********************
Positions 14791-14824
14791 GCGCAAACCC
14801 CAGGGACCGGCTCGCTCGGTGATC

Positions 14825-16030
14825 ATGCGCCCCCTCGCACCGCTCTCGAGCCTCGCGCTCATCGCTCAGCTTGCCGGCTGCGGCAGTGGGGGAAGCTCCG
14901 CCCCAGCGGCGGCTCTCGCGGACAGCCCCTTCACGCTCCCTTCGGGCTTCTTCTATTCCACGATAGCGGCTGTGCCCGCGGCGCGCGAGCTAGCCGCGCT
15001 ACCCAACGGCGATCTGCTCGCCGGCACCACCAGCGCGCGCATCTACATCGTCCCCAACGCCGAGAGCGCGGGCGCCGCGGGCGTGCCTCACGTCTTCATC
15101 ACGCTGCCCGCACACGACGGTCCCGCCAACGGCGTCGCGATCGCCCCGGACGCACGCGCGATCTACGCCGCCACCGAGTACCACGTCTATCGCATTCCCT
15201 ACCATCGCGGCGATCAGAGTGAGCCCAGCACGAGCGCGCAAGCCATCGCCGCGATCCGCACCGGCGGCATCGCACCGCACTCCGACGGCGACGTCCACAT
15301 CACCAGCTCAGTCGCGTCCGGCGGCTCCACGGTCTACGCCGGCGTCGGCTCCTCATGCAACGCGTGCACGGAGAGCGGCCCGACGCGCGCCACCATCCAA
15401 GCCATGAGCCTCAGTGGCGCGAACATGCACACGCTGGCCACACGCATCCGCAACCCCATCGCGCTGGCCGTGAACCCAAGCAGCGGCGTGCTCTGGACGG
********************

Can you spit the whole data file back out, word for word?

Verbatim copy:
Positions 14791-14824
14791 GCGCAAACCC
14801 CAGGGACCGGCTCGCTCGGTGATC

Positions 14825-16030
14825 ATGCGCCCCCTCGCACCGCTCTCGAGCCTCGCGCTCATCGCTCAGCTTGCCGGCTGCGGCAGTGGGGGAAGCTCCG
14901 CCCCAGCGGCGGCTCTCGCGGACAGCCCCTTCACGCTCCCTTCGGGCTTCTTCTATTCCACGATAGCGGCTGTGCCCGCGGCGCGCGAGCTAGCCGCGCT
15001 ACCCAACGGCGATCTGCTCGCCGGCACCACCAGCGCGCGCATCTACATCGTCCCCAACGCCGAGAGCGCGGGCGCCGCGGGCGTGCCTCACGTCTTCATC
15101 ACGCTGCCCGCACACGACGGTCCCGCCAACGGCGTCGCGATCGCCCCGGACGCACGCGCGATCTACGCCGCCACCGAGTACCACGTCTATCGCATTCCCT
15201 ACCATCGCGGCGATCAGAGTGAGCCCAGCACGAGCGCGCAAGCCATCGCCGCGATCCGCACCGGCGGCATCGCACCGCACTCCGACGGCGACGTCCACAT
15301 CACCAGCTCAGTCGCGTCCGGCGGCTCCACGGTCTACGCCGGCGTCGGCTCCTCATGCAACGCGTGCACGGAGAGCGGCCCGACGCGCGCCACCATCCAA
15401 GCCATGAGCCTCAGTGGCGCGAACATGCACACGCTGGCCACACGCATCCGCAACCCCATCGCGCTGGCCGTGAACCCAAGCAGCGGCGTGCTCTGGACGG